I’d like to start out by pointing out that I grew up in the Pacific Northwest, sort of around Seattle. I was just back there for a week, and as a result didn’t get to use my Be Local in Durango.
But I did try to buy local where I could while I was in Seattle. The nice thing was that I didn’t have to stay in a hotel or anything like that, but I did have to fly there (does a plane built for the Canadian market by Boeing (a Seattle area company) and resold to a US based business count as a local product??). Airfare is one of those things that are difficult to manage in terms of ecology, economy and sanity, so I’m going to skip over the implications of it for now.
My two meals out were at a small pub that’s been in Seattle for years, I’m not sure it has ever been anything else. I ordered the Dungeness Crab Soup (local crab) and a mac ‘n cheese for the other meal. I don’t feel that those where bad choices. Plus they had cider on tap, not local but that isn’t very common outside of the Olympic Peninsula.
My local quandary was “If you’re in Seattle and there is no independent coffee shop within walking distance, does Starbucks count as a local business?”. For some people they’d probably just opt to not have the coffee (sorry, not that dedicated after two days of travel and dealing with small cousins for hours on end), but I had my coffee. Nothing very fancy, at least from the Seattle/Starbucks perspective. Starbucks is a Seattle company, Howard still lives in Seattle even, and if you haven’t been to Seattle I’ll let you know that they are all over the place.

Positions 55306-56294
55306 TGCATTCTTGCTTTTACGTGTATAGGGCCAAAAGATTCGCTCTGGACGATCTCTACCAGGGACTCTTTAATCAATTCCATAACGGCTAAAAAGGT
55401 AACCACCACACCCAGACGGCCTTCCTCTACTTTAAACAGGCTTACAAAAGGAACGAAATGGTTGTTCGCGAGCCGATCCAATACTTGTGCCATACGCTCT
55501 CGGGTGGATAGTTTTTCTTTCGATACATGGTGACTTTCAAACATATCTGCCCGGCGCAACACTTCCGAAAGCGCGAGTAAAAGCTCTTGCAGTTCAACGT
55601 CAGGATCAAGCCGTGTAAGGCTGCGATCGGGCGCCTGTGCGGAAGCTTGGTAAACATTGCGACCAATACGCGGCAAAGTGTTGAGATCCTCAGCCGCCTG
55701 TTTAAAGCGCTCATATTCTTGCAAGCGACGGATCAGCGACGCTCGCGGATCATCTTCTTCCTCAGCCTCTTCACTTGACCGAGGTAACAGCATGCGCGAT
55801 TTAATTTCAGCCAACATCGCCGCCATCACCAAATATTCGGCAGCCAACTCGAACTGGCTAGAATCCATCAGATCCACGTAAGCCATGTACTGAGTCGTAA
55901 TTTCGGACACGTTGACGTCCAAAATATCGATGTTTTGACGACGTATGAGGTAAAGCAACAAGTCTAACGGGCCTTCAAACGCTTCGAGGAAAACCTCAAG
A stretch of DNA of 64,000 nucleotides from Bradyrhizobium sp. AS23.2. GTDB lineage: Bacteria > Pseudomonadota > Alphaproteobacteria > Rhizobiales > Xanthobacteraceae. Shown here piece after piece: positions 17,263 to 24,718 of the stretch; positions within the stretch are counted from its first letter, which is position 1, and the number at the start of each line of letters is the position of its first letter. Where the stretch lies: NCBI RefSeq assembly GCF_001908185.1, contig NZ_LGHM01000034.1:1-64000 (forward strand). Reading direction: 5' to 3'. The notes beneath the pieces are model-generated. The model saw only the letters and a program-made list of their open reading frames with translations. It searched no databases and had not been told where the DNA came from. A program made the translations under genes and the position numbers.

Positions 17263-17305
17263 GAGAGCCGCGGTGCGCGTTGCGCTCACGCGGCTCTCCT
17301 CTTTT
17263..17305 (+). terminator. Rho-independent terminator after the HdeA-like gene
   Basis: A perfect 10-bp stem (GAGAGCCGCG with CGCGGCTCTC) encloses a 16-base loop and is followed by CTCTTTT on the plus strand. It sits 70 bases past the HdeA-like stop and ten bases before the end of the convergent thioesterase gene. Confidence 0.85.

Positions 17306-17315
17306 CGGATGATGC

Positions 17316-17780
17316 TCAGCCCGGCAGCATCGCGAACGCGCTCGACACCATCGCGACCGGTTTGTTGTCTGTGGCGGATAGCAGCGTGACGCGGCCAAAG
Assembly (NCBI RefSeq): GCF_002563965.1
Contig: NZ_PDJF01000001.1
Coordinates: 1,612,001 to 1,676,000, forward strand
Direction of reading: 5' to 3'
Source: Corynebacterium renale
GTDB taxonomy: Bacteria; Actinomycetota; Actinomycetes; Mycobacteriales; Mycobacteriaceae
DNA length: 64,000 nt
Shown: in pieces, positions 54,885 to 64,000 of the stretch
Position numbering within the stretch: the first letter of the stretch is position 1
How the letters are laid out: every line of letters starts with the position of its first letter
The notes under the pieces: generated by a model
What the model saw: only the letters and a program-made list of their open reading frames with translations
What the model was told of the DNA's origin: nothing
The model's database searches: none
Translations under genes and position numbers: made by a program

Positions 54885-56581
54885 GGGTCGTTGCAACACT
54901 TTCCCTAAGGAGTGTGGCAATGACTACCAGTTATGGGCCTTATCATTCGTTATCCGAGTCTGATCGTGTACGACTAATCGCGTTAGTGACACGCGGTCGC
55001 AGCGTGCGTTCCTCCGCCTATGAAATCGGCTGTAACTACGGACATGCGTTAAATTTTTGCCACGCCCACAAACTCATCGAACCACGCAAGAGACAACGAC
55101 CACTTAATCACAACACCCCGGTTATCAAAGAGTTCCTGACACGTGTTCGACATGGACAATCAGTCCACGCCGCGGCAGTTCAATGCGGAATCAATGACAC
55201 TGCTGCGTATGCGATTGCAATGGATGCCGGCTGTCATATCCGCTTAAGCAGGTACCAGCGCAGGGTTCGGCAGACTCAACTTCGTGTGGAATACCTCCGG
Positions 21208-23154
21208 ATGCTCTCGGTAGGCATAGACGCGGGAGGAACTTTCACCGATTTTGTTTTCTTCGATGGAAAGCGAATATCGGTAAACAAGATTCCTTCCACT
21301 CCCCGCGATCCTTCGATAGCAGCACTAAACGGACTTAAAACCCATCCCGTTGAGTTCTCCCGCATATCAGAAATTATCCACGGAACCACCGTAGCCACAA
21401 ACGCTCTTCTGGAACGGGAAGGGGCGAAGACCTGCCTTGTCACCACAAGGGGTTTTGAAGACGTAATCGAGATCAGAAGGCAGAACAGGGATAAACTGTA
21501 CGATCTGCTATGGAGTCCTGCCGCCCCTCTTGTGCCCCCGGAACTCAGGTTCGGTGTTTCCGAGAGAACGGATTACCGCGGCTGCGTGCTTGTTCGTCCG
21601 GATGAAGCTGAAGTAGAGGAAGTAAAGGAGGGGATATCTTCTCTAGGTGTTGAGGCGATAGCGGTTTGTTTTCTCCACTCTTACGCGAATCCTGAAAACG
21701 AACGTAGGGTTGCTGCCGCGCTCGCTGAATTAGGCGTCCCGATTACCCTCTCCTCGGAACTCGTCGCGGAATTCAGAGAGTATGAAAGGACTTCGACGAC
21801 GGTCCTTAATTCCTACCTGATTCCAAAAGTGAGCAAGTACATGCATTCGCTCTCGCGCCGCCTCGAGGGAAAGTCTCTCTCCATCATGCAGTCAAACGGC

Does the fact that Starbucks is a megs-corporation out weigh the fact that it is a local company? How about REI? They’re from Seattle too. Costco is a tough call, the owners live in Seattle and the company is headquartered in Kirkland. Boeing builds planes just south of Seattle.
Does it matter the size of the local business you are supporting with your dollars?